It is far from unusual for the Chinese government to purge large amounts of mobile apps from the country’s online stores, but these periodic sweeps are generally directed at domestic publishers suspected of committing privacy violations or engaging in illegal activities. A recent wave of bans that has thus far caught 105 apps in its net fits that profile for the most part, but has also caught global booking site Tripadvisor.
China’s most recent purge of mobile apps
The current wave of action against mobile apps stems from an early November promise from the Cyberspace Administration of China (CAC) to “clean up” those that are violating regulations. The government does not provide a public reason for why each mobile app is banned, but the presumption is usually either that they contribute to some sort of illegal activity or that they have committed privacy violations as specified by the 2017 Cybersecurity Law. The CAC has said that mobile app bans are initiated by customer complaints of this nature.
Tripadvisor would appear to be a different sort of case. The company is in a partnership with Chinese travel site Trip.com allowing it to operate the Tripadvisor brand within the country. The deal had Tripadvisor sharing its web content, including its giant library of user reviews and ratings as well as forum comments, with other Chinese sites under the Trip.com umbrella such as Ctrip and Qunar.
As with all of the other banned mobile apps, no formal reason was given for the Tripadvisor removal. However, one reasonable line of speculation would be an inability to control the mountain of user-generated content that mostly stems from Western countries and undoubtedly contains some amount of speech that the government would prefer not be published. The country’s public-facing companies generally try to control this with automated scanning to remove and replace text, but that method may have been untenable given Tripadvisor’s hundreds of millions of reviews and forum comments in a broad variety of languages.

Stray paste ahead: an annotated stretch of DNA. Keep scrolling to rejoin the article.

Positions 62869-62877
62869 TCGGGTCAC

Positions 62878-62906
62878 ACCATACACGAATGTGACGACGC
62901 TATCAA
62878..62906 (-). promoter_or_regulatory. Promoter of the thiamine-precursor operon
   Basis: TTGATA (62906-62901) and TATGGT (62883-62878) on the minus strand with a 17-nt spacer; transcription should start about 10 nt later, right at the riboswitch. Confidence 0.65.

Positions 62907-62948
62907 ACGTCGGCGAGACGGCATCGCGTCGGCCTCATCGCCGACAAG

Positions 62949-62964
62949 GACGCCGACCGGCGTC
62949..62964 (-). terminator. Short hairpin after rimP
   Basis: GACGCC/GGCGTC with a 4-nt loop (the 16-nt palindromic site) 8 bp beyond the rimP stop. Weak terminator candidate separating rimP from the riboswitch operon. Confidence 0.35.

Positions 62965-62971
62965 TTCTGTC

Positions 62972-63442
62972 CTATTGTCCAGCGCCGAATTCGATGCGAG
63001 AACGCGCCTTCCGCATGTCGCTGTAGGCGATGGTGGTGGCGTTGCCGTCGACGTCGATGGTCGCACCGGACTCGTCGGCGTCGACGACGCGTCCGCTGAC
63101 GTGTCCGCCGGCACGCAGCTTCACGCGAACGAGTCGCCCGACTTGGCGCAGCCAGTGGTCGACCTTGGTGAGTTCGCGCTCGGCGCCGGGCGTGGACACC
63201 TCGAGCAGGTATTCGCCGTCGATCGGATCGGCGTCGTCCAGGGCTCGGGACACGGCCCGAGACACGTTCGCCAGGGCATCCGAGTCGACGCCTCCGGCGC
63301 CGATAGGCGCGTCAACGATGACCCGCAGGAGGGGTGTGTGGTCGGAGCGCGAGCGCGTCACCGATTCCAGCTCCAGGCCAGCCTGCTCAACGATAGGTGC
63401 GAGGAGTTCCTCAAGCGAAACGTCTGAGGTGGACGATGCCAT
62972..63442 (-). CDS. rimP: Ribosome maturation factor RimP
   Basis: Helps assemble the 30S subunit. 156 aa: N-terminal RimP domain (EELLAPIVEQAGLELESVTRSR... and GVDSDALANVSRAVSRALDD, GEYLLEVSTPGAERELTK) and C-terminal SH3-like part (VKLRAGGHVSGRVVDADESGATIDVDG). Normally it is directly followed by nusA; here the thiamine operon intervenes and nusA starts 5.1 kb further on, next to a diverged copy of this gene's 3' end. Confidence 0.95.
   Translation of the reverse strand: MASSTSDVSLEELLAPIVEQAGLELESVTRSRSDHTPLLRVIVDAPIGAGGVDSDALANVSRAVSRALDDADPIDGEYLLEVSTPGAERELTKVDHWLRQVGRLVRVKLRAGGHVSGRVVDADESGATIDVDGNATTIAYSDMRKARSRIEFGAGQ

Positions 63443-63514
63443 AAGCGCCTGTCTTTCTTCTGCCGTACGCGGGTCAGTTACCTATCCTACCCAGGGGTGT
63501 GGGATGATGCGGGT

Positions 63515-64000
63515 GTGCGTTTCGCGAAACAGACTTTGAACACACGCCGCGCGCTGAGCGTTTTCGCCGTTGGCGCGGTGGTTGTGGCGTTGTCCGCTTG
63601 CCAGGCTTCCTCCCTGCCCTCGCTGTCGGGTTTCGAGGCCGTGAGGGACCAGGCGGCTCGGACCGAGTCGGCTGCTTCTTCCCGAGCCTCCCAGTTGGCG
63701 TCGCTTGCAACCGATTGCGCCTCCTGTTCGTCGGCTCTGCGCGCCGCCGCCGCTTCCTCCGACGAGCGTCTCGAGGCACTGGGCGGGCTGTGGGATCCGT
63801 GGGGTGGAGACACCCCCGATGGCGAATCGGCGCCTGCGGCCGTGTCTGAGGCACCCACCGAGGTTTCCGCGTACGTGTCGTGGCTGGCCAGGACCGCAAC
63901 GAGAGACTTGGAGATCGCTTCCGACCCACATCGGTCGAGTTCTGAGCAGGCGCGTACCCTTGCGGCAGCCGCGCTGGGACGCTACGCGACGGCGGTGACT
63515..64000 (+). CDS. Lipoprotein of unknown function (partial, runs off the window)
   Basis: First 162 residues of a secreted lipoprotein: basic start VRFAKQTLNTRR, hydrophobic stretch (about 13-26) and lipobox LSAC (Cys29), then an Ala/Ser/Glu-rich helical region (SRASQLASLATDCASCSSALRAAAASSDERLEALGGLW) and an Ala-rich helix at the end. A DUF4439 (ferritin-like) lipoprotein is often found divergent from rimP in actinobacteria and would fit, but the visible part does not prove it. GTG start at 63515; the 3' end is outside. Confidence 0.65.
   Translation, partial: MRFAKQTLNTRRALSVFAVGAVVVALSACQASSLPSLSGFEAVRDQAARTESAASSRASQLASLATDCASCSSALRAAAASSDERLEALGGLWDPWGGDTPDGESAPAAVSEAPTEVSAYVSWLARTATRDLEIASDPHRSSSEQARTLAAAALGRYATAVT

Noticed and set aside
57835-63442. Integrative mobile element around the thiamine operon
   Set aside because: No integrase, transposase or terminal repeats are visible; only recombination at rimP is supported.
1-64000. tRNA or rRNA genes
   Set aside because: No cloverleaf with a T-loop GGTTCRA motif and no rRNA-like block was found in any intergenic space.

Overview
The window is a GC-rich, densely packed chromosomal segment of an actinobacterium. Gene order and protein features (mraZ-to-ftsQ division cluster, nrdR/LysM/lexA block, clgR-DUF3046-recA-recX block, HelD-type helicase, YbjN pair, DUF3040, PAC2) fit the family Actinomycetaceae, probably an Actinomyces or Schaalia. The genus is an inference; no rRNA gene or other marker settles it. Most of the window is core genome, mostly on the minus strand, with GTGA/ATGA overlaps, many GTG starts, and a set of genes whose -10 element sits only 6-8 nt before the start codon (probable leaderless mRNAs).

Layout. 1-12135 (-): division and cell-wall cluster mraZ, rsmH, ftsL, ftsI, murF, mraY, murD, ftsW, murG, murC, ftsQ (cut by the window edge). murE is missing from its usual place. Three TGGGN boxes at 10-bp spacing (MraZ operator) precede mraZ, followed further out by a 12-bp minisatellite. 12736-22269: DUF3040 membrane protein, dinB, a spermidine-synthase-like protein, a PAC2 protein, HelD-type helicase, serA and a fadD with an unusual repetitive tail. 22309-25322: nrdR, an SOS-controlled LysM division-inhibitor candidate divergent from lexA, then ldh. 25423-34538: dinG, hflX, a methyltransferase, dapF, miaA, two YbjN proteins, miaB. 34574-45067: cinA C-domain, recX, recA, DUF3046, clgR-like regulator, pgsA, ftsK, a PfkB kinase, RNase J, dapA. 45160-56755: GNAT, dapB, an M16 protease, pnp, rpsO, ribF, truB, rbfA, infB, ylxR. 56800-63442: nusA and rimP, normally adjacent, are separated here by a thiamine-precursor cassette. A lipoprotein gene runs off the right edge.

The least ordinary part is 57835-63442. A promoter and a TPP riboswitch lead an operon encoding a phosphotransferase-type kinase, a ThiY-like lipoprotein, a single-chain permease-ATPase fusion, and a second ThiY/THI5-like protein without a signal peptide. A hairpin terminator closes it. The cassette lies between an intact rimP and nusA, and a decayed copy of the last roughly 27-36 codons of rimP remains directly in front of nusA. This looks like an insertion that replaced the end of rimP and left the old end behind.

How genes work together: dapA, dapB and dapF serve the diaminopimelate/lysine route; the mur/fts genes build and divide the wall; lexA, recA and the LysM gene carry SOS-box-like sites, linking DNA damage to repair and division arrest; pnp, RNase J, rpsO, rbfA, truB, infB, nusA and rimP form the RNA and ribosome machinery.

Some in the casino industry are speculating that the ability to book trips to overseas gambling destinations is what triggered the move. Gambling has formally been illegal in China since the Communist Party came to power, and the country takes the additional step of forbidding citizens from engaging in it while overseas. However, it does allow citizens to gamble exclusively in the “Special Administrative Region” of Macau. These laws attempt to rein in a massive demand for gaming among the population, and to date have not been particularly successful as Chinese gamblers travel in large numbers to Las Vegas and other destinations around the world. The country’s government has made a series of stronger moves to curb overseas gambling as of late, such as publishing a blacklist of foreign casinos in August and ratcheting up prison sentences for those that advertise foreign and online gambling to Chinese citizens.
App privacy violations
The CAC characterized the ban of mobile apps as just the first of some number of upcoming actions. The agency said that it had tested 440,000 apps in total and had found 1,336 that require changes in addition to the 105 that have thus far been banned.
Though the removal of mobile apps is usually rooted in either some sort of crime or some sort of activity that the government does not approve of, the agency has been making stronger moves against private apps that engage in privacy violations as of late. While the government may require total access to personal information, it has not been allowing businesses to abuse tracking and logging of consumer data. In December of 2019, tech giants Tencent and Xiaomi were reprimanded by the government for an assortment of privacy violations and data collection issues found in their various mobile apps. The country flagged about 8,000 apps in total that year either for removal or for mandatory changes, and announced a crackdown on privacy violations in November 2019 due in part to findings revealing that about 75% of financial apps used in the country had some form of vulnerability. The Ministry of Public Security’s Third Research Institute surveyed the public and found that the leading complaints about collection of personal information by businesses were collection of irrelevant data, lack of public policy on data protection, and the inability to cancel accounts.
With 3.5 million mobile apps available in Chinese app stores at present and that number only expected to grow in the coming years, the government is looking to make use of AI and big data to protect personal data and rein in privacy violations. Vice Minister of Industry and Information Technology Liu Liehong has announced an initiative of this nature that will begin in 2021 and is expected to scan some 1.8 million apps before the year is out.